A certain faction of Melissa McCarthy‚Äôs fans won‚Äôt know what hit ‚Äėem when they get a look at ‚ÄúCan You Ever Forgive Me?‚ÄĚ I‚Äôm not suggesting they, or anyone, skip it; it‚Äôs one of my favorite pictures of the year. But McCarthy is taking on a role in a different comic (and dramatic) register than the ones that made her famous.
McCarthy knows a lot about a lot as a performer, and she‚Äôs smart enough to widen her range. One her standout vehicles, ‚ÄúSpy,‚ÄĚ took advantage of her less brash, more interior qualities, as did the earlier Bill Murray-led heartwarmer ‚ÄúSt. Vincent.‚ÄĚ Plainly McCarthy was more than ready for this unlikely triumph of a biopic. The whole movie‚Äôs terrific ‚ÄĒ a little funny, a little sad, a sharp evocation of early 1990s literary Manhattan as seen from both sides of the window pane. Looking out. And looking in.
In 1991, celebrity biographer and multidirectional crank Lee Israel found herself desperate, between projects, unable to get her calls returned, alone with her cats and behind on her rent. Then she hit on a moneymaking idea that also scratched her literary itch: Across nearly two years, with the help of a barfly accomplice, she carefully forged 400-odd letters presumably written by her literary and show business idols, Noel Coward, Marlene Dietrich and Fanny Brice among them.
The scam worked until it didn‚Äôt. After the feds caught up with her, and she paid her debt to society, Israel published her confessional memoir ‚ÄúCan You Ever Forgive Me?‚ÄĚ in 2008. More recently screenwriters Nicole Holofcener and Jeff Whitty began developing a script, which for a time was to co-star Julianne Moore and Chris O‚ÄôDowd. That didn‚Äôt work out, but McCarthy and Richard E. Grant did. With the guidance of director Marielle Heller, everything else did, too.
Heller‚Äôs first film, ‚ÄúDiary of a Teenage Girl‚ÄĚ (2015), qualifies as the best American coming-of-age picture hardly anyone saw. ‚ÄúCan You Ever Forgive Me?‚ÄĚ is a different story, but both her films to date succeed by finessing each scene, each relationship, every little slight and grace note. The analog early ‚Äė90s world, before eBay, Amazon and the digital insurrection, comes to life in subtle but indelible ways, from the grating hum of an electric Smith-Corona typewriter to the burnished glow of Brandon Trost‚Äôs cinematography.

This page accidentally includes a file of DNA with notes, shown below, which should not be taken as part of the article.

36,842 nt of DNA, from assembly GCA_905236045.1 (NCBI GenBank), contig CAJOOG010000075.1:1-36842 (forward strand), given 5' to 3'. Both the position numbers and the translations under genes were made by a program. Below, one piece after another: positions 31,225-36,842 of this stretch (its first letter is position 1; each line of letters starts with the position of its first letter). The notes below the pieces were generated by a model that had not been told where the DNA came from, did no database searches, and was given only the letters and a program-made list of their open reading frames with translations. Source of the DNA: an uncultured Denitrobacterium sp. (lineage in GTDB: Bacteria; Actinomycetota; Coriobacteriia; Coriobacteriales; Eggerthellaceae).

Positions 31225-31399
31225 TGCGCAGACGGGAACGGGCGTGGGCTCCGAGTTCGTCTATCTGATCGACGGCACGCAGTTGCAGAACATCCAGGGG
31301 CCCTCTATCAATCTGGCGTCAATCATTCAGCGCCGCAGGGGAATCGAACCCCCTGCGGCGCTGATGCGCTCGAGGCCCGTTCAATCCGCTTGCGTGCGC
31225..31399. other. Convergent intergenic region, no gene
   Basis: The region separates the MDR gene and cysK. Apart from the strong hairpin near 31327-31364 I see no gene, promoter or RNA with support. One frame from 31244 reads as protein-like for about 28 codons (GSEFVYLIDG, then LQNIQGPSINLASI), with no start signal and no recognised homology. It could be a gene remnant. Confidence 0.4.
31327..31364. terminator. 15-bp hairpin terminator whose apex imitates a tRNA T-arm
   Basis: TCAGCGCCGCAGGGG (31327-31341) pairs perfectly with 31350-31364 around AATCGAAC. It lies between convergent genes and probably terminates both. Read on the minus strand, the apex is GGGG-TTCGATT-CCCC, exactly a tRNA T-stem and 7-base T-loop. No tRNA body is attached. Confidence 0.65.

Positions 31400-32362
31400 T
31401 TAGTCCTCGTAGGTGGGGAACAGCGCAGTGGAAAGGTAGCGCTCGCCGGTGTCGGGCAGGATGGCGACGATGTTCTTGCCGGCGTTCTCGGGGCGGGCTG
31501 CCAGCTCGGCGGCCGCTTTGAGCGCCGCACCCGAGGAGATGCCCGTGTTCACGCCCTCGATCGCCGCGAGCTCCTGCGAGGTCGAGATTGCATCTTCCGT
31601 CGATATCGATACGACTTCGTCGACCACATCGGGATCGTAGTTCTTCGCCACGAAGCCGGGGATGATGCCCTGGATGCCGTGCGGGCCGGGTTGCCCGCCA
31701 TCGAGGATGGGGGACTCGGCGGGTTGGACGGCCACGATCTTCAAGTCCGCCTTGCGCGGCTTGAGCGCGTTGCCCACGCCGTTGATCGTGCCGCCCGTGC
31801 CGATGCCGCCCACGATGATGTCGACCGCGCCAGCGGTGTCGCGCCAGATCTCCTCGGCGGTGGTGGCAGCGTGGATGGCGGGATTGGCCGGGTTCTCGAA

Grant plays Israel‚Äôs sometime friend and sometime partner in deception, a gadabout named Jack Hock. The role has been embellished a good deal for the film version; Grant‚Äôs outre comic flourishes are pretty priceless, and he works off McCarthy‚Äôs dour, cynical demeanor like a master. The script requires more than comic wiles, though, and this is where Heller‚Äôs film pays off. A tentative romance between Israel and an open-hearted bookseller (Dolly Wells, excellent) generates a world of feeling just outside Israel‚Äôs grasp. Jane Curtin plays Israel‚Äôs socialite agent, with just enough edge to make her interesting. Stephen Spinella and Ben Falcone portray two very different sorts of used-books memorabilia experts, both alert to the possibilities afforded by Israel and her latest finds.
Wisely, Heller doesn‚Äôt inflate the tone or impart an overt message. But by the end, ‚ÄúCan You Ever Forgive Me?‚ÄĚ has truly brought you into this woman‚Äôs life, head-space, longings and tastes, and I found the whole of it quite moving. The lovely, delicate jazz-based musical score by Nate Heller (the director‚Äôs brother) doesn‚Äôt hurt; nor does a judicious use of standards and covers from earlier times, and a more elegant, romantic Manhattan. More than once we hear from the vocalist and pianist Blossom Dearie on the soundtrack. That‚Äôs practically four stars right there.
Michael Phillips is a Tribune critic.
‚ÄúCan You Ever Forgive Me?‚ÄĚ ‚ÄĒ 4 stars
MPAA rating: R (for language including some sexual references, and brief drug use)
Running time: 1:47
Opens: Thursday evening